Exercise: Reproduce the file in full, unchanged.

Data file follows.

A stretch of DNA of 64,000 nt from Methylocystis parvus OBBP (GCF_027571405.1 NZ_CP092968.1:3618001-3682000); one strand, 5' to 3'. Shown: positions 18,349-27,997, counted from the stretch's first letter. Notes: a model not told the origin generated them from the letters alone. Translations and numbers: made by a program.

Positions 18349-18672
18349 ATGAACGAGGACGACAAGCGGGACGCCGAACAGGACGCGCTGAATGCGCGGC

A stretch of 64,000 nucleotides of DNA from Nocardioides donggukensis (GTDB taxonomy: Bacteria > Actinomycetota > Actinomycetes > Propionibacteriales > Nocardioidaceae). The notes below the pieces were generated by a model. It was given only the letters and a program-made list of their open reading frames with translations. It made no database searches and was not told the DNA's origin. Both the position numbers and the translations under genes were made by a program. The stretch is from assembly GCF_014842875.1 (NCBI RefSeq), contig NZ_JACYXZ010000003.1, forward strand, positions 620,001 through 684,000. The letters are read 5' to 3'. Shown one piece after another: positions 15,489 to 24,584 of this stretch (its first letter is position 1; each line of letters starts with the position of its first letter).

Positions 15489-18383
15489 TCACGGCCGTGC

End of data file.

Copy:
A stretch of DNA of 64,000 nt from Methylocystis parvus OBBP (GCF_027571405.1 NZ_CP092968.1:3618001-3682000); one strand, 5' to 3'. Shown: positions 18,349-27,997, counted from the stretch's first letter. Notes: a model not told the origin generated them from the letters alone. Translations and numbers: made by a program.

Positions 18349-18672
18349 ATGAACGAGGACGACAAGCGGGACGCCGAACAGGACGCGCTGAATGCGCGGC

A stretch of 64,000 nucleotides of DNA from Nocardioides donggukensis (GTDB taxonomy: Bacteria > Actinomycetota > Actinomycetes > Propionibacteriales > Nocardioidaceae). The notes below the pieces were generated by a model. It was given only the letters and a program-made list of their open reading frames with translations. It made no database searches and was not told the DNA's origin. Both the position numbers and the translations under genes were made by a program. The stretch is from assembly GCF_014842875.1 (NCBI RefSeq), contig NZ_JACYXZ010000003.1, forward strand, positions 620,001 through 684,000. The letters are read 5' to 3'. Shown one piece after another: positions 15,489 to 24,584 of this stretch (its first letter is position 1; each line of letters starts with the position of its first letter).

Positions 15489-18383
15489 TCACGGCCGTGC